According to the byline on Allan Carver’s Instagram page, the Hubbards resident is “putting a little more creativity into the world.”
But that may be describing what Carver does rather mildly.
After all, the former advertising executive quit the corporate world about two years ago to focus solely on more creative projects that would get noticed.
As such, he has hand-built everything from a lifelike 17-foot-long dinosaur, to a real-life version of the Angry Birds video game, to a remote-control, driveable TIE Fighter — one of the Star Wars film franchise's most iconic pieces.
“I figured if I couldn’t do it for me, how can I look a client straight in the face and say I can do it for them?” explains Carver about the motivation to craft the Star Wars replica using used and recycled parts. “I got so much media out of that, I can look any client in the eye and say if we do something bold enough and out there enough, you won’t have to pay anything for media — they’ll just (cover) it on their own.”
Quitting what he calls the “obsolete” world of traditional advertising, Carver came about his new calling organically.
While designing a giant bicycle with a bubble machine attached to it, Carver contacted the Discovery Centre for additional research. However, Halifax’s interactive science museum quickly took an interest in the project and asked to attach their name to the bubble bike.
“It took what Discovery Centre did, and it took it out of the building and put it on the streets,” says Carver. The bubble bike was such a hit, the Discovery Centre began receiving requests for it to show up at other events around HRM.
“(In advertising), you never really got into the trenches to see the reactions of the work that you were doing,” adds Carver. “The stuff I’m doing now, one of the goals with any client or anything that I do is, let’s bring a little more joy to the world.”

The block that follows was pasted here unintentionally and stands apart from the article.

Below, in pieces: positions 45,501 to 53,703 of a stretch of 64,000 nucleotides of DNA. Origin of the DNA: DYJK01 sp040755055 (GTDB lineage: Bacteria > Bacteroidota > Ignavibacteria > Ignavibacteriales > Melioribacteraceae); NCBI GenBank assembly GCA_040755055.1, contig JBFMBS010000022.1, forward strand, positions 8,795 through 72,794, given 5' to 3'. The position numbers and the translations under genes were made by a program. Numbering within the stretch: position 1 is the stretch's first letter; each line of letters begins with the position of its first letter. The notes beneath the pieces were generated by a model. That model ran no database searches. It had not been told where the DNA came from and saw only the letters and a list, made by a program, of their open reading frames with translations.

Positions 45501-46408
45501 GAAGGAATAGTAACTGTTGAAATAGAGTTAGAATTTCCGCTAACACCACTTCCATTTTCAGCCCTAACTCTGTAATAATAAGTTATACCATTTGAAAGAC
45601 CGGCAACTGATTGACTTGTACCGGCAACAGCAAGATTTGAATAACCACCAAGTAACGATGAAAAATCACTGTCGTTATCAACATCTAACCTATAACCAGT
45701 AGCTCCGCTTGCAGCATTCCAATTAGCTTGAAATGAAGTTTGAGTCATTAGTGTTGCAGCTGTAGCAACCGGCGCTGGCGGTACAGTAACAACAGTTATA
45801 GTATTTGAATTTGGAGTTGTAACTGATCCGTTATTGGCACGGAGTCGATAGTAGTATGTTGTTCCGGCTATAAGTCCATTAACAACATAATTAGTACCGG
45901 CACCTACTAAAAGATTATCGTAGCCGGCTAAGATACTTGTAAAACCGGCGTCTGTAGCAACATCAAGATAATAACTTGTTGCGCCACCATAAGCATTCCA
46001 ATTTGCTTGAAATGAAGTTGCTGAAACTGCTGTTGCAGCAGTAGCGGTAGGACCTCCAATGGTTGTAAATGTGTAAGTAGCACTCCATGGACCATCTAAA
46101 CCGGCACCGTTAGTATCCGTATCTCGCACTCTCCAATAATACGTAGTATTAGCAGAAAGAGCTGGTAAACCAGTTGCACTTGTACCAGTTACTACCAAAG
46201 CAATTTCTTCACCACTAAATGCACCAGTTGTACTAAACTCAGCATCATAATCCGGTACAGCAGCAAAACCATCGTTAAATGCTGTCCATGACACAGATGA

Carver soon realized the promotional perks of his unique innovations — building a partnership with clients in need of creative marketing solutions. He opened a workshop in a retail space in Hubbards and called it the Mad Secret Lab — and he’s been busy ever since.
About a year ago, Carver partnered with the Spring Garden Road Business Association and created a mini electric VW bus, which he drove around the shopping district to let people know about the many parking options available in the area.
Last Halloween, he designed an electric witches’ broom and rode up and down Spring Garden Road to simply demonstrate that “you never know what you’ll find on Spring Garden Road.”
Carver has several new projects in the works. While the mad scientist behind Mad Secret Labs is reluctant to spill too many details, he does acknowledge that he’s putting the finishing touches on a 20-foot tall lighthouse that he converted from a tiny home for Tuna Blue Inn and Restaurant in Hubbards.
As well, visitors to Evergreen House will unknowingly get to meet Carver — sort of. He teamed up with the Dartmouth Heritage Museum to give it a haunted feel by converting a mirror on the second floor.
“If you go in, you’ll see either my face or my son’s face pop out of this hundred year old mirror and stare at you and then disappear,” says Carver.
While all of these fun stunts may seem silly on the surface, Carver insists there is a bold strategy behind each of them. However, unlike his prior position in the boardrooms of the advertising world, these projects allow him to witness the happiness he can create for people first-hand.
“Just the reaction that you get,” says Carver when asked about the most rewarding part of his job. “When I do work now, people are like, ‘that is so cool, keep it up’ — like, they are encouraging more (and) you just feel good about what you do.”
For more information on Allan Carver, visit his website.